The U.S. Environmental Protection Agency (EPA) has updated its roster of technologies for removing Per- and Polyfluorinated substances (PFAS) in drinking water. PFAS are a group of man-made chemicals that persist in the environment. These chemicals have been used for decades in consumer products to make them non-stick and water resistant. They are also found in firefighting foams and are applied in many industrial processes.

Unfortunately, the characteristics that make them useful are the reason they persist in the environment and can bioaccumulate, or build up, in our bodies and the bodies of animals. PFAS also dissolve in water, and combined with their chemical properties mean traditional drinking water treatment technologies are not able to remove them. Therefore, EPA researchers have been studying a variety of technologies at bench-, pilot-, and full-scale levels to determine which methods work best to remove PFAS from drinking water.

Certain technologies have been found to remove PFAS from drinking water, especially Perfluorooctanoic acid (PFOA) and Perfluorooctanesulfonic acid (PFOS), which are the most studied of these chemicals. Those technologies include activated carbon adsorption, ion exchange resins, and high-pressure membranes. These technologies can be used in drinking water treatment facilities, in water systems in hospitals or individual buildings, or even in homes at the point-of-entry, where water enters the home, or the point-of-use, such as in a kitchen sink or a shower.

Among these technologies, activated carbon treatment is the most studied treatment for PFAS removal. Activated carbon is commonly used to adsorb natural organic compounds, taste and odor compounds, and synthetic organic chemicals in drinking water treatment systems. Adsorption is both the physical and chemical process of accumulating a substance, such as PFAS, at the interface between liquid and solids phases. Activated carbon is an effective adsorbent because it is a highly porous material and provides a large surface area to which contaminants may adsorb.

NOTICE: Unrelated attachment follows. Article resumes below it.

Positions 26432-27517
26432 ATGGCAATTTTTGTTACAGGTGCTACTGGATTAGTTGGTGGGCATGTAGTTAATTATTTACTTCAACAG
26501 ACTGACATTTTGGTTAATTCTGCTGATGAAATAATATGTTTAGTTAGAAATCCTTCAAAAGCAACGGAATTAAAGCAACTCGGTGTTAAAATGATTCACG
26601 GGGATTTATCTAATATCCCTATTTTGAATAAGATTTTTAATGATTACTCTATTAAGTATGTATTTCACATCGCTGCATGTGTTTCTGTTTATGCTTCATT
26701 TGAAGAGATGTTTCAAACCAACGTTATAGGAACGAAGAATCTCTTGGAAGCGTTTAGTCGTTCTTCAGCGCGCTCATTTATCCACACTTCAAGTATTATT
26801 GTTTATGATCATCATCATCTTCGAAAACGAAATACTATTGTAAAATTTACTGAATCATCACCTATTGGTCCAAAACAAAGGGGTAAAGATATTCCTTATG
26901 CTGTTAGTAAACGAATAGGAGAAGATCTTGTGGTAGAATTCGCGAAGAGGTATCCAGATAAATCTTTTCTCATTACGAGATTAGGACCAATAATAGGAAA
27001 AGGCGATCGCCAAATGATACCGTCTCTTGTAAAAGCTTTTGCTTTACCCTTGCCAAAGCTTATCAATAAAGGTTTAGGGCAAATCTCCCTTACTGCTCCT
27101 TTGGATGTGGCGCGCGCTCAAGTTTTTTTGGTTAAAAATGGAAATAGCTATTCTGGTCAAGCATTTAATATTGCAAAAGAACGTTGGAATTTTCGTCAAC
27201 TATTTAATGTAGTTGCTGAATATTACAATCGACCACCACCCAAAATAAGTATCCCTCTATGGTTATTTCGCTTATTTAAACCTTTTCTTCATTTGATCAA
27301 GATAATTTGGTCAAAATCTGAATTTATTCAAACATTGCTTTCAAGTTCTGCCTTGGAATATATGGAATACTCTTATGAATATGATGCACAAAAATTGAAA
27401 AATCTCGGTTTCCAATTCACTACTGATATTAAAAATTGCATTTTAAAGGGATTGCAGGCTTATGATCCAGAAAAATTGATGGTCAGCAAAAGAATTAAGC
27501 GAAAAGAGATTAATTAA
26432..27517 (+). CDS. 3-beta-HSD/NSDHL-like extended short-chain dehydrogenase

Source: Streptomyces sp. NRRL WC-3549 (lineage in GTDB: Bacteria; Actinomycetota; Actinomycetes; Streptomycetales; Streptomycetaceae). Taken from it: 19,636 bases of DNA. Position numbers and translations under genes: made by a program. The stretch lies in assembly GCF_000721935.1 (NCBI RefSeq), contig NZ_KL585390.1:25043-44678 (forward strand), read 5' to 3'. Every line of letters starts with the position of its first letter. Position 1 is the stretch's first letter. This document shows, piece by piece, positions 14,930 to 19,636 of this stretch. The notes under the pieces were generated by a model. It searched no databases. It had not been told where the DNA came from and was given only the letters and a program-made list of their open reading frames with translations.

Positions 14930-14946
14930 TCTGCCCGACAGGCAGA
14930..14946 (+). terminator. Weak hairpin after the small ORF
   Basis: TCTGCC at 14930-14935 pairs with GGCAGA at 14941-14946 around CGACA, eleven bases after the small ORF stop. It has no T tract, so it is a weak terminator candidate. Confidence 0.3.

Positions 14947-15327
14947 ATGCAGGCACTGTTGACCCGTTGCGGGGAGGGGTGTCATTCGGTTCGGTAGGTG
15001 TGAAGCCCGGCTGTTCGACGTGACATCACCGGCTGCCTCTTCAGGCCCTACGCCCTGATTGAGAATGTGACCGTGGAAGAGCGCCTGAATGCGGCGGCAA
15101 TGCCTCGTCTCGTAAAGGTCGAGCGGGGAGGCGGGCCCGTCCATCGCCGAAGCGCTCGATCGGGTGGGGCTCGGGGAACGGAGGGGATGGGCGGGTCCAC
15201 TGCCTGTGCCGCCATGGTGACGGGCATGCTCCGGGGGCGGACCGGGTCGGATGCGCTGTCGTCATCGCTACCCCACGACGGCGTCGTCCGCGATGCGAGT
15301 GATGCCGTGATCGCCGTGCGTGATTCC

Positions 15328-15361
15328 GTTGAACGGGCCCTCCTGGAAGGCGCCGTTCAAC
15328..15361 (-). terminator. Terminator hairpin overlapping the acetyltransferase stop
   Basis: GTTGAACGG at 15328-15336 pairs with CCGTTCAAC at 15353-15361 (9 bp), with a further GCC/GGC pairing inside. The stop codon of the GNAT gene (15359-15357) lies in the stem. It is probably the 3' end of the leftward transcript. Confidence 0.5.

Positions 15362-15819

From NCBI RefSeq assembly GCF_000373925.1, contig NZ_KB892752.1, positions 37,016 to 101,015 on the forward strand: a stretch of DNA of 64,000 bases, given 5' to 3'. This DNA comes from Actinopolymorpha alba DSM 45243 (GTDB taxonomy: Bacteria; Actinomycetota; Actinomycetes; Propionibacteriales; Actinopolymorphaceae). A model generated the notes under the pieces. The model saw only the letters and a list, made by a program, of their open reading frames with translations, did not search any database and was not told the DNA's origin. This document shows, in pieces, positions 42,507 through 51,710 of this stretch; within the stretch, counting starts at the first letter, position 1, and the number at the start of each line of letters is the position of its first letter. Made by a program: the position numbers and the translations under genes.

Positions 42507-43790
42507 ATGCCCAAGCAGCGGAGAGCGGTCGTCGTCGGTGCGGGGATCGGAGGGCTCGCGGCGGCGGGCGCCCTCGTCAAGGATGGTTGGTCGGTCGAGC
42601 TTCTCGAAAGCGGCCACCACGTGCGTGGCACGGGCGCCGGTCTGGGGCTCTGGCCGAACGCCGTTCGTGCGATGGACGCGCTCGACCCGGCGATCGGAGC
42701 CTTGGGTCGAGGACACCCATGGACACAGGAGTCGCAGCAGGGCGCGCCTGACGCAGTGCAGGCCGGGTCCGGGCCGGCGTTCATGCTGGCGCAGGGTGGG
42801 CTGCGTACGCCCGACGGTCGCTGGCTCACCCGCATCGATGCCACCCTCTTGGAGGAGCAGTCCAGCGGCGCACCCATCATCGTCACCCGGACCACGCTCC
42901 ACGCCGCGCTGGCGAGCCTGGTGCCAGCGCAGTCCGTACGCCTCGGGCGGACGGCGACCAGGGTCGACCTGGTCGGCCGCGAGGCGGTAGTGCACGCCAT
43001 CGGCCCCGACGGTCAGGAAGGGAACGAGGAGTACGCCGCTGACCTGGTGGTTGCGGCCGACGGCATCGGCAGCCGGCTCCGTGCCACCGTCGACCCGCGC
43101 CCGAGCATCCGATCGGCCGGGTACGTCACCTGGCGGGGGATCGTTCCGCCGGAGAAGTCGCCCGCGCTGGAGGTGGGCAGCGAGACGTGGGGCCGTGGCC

Another treatment option is anion exchange treatment, or resins. Ion exchange resins are made up of highly porous, polymeric material that is acid, base, and water insoluble.

High-pressure membranes, such as nanofiltration or reverse osmosis, have been extremely effective at removing PFAS. Reverse osmosis membranes are tighter than nanofiltration membranes. This technology depends on membrane permeability. Research shows that these types of membranes are typically more than 90 percent effective at removing a wide range of PFAS. For more information visit EPA’s Drinking Water Treatability Database at //www.epa.gov/waterresearch/drinking-water-treatability-database-tdb

By Ray Baca, Executive Director Email: [email protected]